Minister Flags Lower Immigrant Intake
October 22, 2008
THE global financial crisis looks set to result in a cut to Australia's migrant intake, with the Rudd Government hinting strongly it will reduce next year's quota amid fears the economy will slow.
Immigration Minister Chris Evans told a Senate estimates hearing yesterday that Australia's record high migrant intake should be cut.
“I'd envisage certainly that the migration program for next year would be smaller than this year,” Senator Evans told the hearing.
“(But) no decision has been taken on that.”
Senator Evans said cabinet would decide whether to cut the quota and, if so, by how much, in the lead-up to next year's budget.
But he indicated that the global financial meltdown would force the Government to cut numbers.
“What I'm saying to you is that it seems to me, given what the general economic forecasts of the world economy are, that your first starting point is that you'd think it would be lower,” Senator Evans said.
Kevin Rudd first flagged the possibility of cutting the migrant quota two weeks ago, saying the decision would be driven by whatever economic circumstances prevailed at the time.
“It's been this way since time immemorial and will be this way into the future as well,” the Prime Minister said on October 9. “We adjust it according to economic circumstances.”
In May, the Government added 31,000 skilled migrants to this year's migration program.
The overall migration program will now be 190,300 for this year, and 133,500 of those places will be allocated to permanent skilled migrants.
The Government's rethink on migration comes as Britain announced it would cut migrant numbers, partly to offset racial tensions amid the possibility of rising unemployment.
British Immigration Minister Phil Woolas said at the weekend that Britain needed a tougher immigration policy.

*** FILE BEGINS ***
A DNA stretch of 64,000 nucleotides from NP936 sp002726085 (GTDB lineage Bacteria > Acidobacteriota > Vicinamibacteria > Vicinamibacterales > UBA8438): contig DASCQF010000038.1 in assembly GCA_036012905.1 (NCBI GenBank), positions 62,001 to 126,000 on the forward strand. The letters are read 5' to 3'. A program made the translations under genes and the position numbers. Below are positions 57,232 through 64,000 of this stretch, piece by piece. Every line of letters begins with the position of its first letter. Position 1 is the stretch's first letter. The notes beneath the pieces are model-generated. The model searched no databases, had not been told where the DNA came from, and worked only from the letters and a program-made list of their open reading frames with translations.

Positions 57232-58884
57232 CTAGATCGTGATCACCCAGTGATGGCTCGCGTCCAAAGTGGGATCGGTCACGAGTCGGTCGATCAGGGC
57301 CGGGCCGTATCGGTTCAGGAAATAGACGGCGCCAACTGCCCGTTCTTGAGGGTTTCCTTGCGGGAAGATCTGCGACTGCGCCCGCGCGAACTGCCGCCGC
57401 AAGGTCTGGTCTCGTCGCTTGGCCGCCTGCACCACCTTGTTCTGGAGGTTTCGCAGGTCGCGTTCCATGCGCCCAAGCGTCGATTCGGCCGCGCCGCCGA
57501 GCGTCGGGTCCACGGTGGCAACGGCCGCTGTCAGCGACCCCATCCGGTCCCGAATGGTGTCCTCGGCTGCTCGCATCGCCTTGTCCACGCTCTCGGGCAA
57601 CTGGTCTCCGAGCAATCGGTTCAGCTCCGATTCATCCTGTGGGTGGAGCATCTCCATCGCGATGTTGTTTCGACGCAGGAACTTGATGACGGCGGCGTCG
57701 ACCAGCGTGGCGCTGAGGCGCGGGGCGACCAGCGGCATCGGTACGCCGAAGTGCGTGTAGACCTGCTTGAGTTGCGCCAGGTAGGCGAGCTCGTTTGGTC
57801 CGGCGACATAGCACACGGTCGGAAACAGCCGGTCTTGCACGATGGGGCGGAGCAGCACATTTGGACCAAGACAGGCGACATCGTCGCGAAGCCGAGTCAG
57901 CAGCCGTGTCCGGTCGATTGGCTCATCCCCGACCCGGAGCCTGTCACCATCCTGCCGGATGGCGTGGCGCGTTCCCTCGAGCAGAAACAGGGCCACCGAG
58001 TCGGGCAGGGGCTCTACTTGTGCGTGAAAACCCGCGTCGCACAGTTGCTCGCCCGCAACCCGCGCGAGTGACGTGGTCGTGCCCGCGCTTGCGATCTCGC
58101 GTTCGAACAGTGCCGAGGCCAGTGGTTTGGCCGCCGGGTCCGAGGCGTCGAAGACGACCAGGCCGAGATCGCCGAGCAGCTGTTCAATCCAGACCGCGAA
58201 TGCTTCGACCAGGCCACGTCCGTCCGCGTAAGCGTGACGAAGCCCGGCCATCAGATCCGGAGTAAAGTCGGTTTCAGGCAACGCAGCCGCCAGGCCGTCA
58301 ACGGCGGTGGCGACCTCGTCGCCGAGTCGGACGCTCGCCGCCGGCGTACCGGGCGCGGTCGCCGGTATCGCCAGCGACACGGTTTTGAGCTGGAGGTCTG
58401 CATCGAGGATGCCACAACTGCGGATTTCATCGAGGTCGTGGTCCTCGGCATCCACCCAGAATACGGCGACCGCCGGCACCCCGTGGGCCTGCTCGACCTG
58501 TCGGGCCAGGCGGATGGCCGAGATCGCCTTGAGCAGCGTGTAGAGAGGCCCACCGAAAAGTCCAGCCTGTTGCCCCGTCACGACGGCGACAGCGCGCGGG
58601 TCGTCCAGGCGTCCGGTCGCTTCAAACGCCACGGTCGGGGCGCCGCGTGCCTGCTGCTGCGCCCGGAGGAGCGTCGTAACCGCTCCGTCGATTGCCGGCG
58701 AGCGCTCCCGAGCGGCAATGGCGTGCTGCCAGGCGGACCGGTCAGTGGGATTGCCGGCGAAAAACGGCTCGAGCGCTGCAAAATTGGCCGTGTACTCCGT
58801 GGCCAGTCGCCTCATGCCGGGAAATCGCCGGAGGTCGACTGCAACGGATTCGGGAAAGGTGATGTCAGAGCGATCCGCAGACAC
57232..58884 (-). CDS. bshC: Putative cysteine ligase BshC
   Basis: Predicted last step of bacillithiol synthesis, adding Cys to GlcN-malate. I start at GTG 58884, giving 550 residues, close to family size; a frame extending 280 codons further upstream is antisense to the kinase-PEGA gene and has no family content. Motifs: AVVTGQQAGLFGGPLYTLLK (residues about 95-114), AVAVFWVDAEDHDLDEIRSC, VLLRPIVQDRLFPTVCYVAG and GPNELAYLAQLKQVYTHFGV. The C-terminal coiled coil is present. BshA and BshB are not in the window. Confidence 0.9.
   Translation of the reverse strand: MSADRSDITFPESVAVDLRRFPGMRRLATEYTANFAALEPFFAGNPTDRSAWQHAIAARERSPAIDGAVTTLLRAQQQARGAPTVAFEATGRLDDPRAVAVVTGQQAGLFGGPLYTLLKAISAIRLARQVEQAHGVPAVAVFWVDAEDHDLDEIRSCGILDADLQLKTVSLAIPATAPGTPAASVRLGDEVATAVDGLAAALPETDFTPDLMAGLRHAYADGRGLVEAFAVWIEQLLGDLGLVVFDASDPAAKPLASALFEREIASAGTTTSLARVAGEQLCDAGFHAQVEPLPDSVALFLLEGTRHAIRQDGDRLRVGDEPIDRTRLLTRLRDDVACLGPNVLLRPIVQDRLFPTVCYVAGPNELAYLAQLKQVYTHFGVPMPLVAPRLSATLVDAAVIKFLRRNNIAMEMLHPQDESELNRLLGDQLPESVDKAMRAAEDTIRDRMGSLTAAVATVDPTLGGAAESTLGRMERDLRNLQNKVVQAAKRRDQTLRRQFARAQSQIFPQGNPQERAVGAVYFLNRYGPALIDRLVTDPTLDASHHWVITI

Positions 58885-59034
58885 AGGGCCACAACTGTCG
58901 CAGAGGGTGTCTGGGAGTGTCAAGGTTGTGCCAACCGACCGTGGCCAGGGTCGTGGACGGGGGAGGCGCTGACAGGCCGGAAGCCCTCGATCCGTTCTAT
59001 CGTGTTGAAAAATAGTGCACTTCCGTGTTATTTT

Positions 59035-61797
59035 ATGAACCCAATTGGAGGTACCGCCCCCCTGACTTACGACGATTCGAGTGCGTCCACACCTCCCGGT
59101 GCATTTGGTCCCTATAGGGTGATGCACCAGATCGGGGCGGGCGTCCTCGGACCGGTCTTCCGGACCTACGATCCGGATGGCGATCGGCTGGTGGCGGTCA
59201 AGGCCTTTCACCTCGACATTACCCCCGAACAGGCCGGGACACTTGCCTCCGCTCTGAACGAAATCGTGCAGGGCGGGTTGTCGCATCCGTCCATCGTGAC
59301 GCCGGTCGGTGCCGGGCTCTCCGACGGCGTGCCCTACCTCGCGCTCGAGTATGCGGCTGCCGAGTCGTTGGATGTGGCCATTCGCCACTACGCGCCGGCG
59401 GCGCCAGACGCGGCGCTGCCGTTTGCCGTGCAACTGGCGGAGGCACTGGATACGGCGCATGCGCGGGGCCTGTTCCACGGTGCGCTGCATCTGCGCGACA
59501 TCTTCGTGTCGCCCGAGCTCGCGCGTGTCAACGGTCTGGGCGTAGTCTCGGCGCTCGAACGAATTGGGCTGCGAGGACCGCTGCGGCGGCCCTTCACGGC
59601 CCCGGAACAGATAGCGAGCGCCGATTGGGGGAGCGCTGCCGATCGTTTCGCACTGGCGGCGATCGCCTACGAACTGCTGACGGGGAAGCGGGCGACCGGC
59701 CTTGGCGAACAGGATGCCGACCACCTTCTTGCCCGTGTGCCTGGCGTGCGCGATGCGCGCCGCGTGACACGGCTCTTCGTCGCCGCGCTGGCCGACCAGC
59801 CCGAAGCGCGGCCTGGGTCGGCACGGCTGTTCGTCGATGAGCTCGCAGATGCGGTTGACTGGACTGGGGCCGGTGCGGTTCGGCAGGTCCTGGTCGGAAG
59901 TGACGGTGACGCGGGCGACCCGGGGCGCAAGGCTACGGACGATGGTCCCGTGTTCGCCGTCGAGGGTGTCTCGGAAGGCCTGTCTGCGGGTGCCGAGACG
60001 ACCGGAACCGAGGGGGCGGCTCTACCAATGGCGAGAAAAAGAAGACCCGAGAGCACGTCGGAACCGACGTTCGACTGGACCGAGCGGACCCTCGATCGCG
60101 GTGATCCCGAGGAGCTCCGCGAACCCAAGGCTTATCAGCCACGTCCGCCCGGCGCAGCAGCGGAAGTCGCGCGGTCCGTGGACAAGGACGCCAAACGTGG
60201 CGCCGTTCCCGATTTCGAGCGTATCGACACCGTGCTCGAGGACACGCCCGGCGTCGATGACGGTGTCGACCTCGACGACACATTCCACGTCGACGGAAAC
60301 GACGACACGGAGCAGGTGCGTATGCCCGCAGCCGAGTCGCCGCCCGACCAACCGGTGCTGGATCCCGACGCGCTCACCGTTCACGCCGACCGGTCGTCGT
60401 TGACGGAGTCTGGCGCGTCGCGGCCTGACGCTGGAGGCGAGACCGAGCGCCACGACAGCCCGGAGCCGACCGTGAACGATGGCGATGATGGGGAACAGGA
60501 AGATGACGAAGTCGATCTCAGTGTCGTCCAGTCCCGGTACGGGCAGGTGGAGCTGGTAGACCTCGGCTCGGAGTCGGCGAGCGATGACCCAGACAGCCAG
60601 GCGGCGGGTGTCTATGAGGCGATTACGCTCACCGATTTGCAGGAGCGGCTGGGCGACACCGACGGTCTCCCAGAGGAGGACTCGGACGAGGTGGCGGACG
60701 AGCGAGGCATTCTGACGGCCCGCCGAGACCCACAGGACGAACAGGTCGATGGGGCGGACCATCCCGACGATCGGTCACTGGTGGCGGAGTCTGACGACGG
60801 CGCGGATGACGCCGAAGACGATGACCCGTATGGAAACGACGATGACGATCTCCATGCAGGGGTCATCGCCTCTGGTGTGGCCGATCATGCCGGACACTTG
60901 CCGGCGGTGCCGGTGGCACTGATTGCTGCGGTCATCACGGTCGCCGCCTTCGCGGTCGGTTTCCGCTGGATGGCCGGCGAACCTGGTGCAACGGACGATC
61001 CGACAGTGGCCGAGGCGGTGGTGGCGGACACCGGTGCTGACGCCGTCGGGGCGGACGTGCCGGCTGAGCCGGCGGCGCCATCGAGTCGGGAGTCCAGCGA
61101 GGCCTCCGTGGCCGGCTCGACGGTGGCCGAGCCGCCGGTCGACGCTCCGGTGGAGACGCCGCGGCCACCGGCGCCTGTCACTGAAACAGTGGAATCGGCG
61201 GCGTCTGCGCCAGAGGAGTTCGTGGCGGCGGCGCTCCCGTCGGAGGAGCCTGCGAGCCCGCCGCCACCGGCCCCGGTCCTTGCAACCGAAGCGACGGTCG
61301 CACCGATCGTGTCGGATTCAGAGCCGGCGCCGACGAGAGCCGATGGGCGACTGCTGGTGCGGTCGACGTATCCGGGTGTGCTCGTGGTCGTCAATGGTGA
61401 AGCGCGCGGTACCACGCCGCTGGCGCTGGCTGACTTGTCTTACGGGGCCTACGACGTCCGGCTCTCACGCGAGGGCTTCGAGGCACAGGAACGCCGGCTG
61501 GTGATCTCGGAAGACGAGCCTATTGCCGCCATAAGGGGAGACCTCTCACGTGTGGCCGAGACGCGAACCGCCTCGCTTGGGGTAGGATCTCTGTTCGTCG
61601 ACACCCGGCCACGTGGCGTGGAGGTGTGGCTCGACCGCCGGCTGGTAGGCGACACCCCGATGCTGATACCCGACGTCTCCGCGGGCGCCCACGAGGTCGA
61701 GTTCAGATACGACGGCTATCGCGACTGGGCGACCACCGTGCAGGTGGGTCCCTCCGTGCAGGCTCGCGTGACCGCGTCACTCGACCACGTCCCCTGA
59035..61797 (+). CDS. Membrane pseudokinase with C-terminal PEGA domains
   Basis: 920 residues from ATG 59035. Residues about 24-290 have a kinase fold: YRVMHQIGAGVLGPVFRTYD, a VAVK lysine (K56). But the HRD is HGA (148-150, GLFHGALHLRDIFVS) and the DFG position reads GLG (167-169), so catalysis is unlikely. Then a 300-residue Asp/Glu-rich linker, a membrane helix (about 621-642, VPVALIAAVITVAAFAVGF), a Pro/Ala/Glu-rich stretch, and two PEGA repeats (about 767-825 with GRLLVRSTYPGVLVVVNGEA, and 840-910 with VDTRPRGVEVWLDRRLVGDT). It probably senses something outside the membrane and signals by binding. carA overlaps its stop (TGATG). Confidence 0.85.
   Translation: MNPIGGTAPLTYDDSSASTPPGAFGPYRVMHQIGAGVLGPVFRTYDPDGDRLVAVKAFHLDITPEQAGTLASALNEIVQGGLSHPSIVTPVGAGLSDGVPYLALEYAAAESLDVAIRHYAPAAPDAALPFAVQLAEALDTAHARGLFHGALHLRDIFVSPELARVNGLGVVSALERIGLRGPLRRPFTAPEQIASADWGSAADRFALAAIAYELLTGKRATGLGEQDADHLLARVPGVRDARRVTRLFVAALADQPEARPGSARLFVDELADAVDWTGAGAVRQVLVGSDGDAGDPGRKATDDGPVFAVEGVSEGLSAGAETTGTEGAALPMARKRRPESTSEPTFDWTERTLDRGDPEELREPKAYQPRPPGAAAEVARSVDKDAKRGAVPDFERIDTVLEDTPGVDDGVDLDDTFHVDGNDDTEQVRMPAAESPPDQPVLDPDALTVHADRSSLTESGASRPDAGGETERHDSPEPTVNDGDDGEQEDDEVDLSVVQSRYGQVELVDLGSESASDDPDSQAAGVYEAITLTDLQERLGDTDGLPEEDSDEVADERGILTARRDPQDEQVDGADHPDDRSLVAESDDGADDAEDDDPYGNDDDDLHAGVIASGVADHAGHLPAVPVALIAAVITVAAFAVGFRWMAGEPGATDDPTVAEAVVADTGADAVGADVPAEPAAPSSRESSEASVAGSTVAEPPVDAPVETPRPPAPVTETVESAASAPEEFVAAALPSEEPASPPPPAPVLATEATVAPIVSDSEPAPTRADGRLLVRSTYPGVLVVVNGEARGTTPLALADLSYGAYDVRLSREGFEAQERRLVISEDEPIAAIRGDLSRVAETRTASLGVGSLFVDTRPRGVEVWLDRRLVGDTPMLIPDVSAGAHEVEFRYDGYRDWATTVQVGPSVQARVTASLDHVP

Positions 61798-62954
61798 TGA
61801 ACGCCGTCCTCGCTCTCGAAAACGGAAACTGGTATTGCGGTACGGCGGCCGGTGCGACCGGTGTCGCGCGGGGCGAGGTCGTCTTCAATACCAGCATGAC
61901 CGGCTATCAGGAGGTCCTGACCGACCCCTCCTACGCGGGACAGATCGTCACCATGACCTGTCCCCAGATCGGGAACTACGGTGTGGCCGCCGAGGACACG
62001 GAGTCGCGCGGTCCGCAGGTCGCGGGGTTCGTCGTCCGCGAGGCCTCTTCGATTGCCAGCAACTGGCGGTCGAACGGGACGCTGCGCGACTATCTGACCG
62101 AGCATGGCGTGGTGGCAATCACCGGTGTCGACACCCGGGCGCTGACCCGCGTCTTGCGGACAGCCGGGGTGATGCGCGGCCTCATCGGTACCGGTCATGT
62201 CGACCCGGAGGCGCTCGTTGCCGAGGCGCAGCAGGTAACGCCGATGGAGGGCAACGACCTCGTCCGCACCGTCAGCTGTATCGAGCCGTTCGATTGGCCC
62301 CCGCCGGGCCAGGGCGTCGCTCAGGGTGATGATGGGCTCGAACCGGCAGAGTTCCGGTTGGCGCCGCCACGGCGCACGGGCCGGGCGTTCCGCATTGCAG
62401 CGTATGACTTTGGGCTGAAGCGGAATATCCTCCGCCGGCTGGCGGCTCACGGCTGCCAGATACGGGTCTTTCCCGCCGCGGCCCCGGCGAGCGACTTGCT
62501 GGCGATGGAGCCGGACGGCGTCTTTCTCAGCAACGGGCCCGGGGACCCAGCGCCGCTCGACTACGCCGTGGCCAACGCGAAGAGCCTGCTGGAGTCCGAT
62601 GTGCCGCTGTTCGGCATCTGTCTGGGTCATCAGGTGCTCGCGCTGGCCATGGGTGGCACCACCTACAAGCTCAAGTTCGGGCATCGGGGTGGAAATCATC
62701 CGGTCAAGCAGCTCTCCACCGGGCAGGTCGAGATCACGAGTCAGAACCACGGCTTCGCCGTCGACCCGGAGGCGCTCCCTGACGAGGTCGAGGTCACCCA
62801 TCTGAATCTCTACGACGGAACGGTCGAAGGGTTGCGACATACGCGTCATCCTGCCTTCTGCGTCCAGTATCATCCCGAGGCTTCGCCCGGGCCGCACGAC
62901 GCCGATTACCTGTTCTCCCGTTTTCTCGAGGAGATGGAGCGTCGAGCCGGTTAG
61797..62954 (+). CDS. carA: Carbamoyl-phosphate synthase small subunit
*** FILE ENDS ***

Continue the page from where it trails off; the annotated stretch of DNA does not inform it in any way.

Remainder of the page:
“If people are being made unemployed, the question of immigration becomes extremely thorny,” Mr Woolas told The Times.
Senator Evans said it was possible migrant numbers would shrink beyond whatever cuts the Government made.
Employer-driven migration schemes, such as the 457 temporary skilled worker program, could start to slow in line with diminishing labour market demand, he said.
“It stands to reason that if economic activity was to come off, demand from employers for temporary labour was to come off, then the numbers for the 457 scheme would come off,” Senator Evans said.
“You'd expect there'd be a direct relationship.”
He said a global economic downturn would affect people's ability to travel, resulting in a reduction in other forms of migration, such as the working holiday program.
Senator Evans also sought to allay fears that local workers might be laid off before temporary skilled workers, who in many cases were paid less.
He said he had recently intervened after a business in Queensland planned to stand down Australian workers before foreign employees covered by the 457 scheme. “I made it very clear to the company … that that was not acceptable,” Senator Evans said.
The 457 program was there to supplement the local labour force, not undercut it, he said.
Meanwhile, the Immigration Department may be forced to compensate 191 of the 247 people investigated by the Ombudsman for wrongful detention.
The department has so far offered compensation in 40 of the cases and settlements have been reached in 17. In total, about $1.2million in compensation has been paid so far.